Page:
What is it?
The Raspberry Pi is a credit-card sized computer that plugs into your TV and a keyboard. It’s a capable little PC which can be used for many of the things that your desktop PC does, like spreadsheets, word-processing and games. It also plays high-definition video. We want to see it being used by kids all over the world to learn programming. It’s a little computer that encourages programming play and innovation at a very low cost. It will connect to analog TVs, HDMI monitors and TVs. It has audio and runs on wall power or batteries. It is very simple in its configurations, which opens up the option for creativity. You must install an OS on it; Raspberry Pi developers recommend Debian (a Linux operating system). The foundation hopes the Raspberry Pi will provide inexpensive computers that are ready for programming play, and will cultivate an environment for computer science experimentation and learning.
How do I get one?
You can buy the Raspberry Pi through Premier Farnell/Element 14 and RS Components. Both distributors sell all over the world. The Model A will cost $25 and the Model B $35, plus local taxes and shipping/handling fees. You will get the Raspberry Pi Board itself. A power supply or SD cards are not included but can be purchased at the same time from Farnell and RS. You will be able to buy preloaded SD cards too. Model A has 256MB RAM, one USB port and no Ethernet (network connection). Model B has 512MB RAM, 2 USB port and an Ethernet port.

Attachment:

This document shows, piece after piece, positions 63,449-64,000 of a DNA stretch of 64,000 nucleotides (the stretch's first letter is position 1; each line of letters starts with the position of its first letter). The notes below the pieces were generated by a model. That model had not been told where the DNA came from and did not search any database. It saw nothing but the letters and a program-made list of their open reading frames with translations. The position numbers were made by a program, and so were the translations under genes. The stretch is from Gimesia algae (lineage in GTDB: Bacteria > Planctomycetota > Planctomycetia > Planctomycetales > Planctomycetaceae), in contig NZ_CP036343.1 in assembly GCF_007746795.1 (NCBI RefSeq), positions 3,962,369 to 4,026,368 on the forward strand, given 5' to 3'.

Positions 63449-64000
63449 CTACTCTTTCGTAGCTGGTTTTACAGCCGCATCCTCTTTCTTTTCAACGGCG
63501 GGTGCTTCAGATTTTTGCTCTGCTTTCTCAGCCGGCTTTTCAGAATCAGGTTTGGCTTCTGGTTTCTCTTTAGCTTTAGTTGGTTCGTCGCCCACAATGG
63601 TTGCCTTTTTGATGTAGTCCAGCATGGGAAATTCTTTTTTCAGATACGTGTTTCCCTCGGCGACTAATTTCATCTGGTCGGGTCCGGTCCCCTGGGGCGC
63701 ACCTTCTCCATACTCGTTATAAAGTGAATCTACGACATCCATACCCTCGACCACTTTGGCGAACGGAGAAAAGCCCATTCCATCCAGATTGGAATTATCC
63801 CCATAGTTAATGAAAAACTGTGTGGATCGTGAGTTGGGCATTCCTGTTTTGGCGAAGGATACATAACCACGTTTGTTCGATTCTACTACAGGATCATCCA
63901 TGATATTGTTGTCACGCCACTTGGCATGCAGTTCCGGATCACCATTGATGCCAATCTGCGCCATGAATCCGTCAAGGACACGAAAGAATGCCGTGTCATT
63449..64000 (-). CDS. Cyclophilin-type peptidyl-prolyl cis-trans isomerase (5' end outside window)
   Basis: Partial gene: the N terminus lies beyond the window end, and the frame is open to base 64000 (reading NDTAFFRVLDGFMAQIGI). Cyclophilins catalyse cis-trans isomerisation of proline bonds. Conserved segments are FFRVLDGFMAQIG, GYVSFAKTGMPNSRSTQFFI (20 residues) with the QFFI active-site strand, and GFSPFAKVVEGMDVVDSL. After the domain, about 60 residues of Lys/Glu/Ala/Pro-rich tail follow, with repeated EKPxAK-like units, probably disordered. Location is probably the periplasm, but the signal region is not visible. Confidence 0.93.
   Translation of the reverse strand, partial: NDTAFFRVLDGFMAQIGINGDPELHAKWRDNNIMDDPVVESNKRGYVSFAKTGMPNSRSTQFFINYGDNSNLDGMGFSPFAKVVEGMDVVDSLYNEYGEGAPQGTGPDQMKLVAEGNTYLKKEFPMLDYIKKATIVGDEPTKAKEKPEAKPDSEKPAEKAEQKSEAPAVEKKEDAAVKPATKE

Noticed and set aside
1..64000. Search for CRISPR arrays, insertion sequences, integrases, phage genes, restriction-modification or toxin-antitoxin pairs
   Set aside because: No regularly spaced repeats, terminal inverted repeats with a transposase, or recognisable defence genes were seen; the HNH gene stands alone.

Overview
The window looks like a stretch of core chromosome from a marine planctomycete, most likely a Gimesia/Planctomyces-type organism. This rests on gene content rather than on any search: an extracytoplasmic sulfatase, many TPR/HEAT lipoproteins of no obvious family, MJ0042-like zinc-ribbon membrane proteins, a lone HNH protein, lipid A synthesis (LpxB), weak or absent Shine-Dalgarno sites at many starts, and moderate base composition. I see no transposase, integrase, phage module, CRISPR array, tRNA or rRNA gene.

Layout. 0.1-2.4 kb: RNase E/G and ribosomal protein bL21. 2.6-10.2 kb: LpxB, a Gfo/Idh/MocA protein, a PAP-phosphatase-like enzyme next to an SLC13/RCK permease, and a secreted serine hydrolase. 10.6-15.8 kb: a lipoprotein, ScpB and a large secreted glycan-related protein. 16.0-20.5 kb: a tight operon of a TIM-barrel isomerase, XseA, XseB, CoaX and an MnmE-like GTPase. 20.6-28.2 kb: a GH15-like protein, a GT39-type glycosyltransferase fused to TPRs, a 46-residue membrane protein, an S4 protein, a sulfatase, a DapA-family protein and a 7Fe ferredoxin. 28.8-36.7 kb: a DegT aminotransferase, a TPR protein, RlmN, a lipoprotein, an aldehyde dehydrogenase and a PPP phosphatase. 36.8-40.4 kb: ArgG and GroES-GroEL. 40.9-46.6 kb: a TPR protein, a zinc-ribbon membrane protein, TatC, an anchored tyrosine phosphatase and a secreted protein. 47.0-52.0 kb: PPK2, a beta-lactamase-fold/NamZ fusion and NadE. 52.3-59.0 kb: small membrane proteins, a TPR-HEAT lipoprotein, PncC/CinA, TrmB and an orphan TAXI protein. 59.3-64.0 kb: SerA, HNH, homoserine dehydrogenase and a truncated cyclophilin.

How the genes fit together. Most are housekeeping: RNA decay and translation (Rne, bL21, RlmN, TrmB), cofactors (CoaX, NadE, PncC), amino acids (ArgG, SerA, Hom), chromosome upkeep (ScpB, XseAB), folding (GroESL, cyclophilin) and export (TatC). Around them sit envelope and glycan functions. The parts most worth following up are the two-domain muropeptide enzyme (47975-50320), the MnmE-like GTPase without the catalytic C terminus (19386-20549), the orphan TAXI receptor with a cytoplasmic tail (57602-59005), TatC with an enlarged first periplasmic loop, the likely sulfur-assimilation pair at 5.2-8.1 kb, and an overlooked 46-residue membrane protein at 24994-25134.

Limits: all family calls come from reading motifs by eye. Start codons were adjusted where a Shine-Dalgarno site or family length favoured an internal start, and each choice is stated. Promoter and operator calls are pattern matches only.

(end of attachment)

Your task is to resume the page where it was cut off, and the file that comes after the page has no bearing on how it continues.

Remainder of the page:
Why would libraries be interested?
Put one in a Makerspace area and let everyone play.
Partner with local high school or college students planning a career in Computer Science as a mentoring opportunity.
Encourage library staff to explore different operating system environments.
Establish a code curriculum for STEM programming in your library.
What ideas do you have?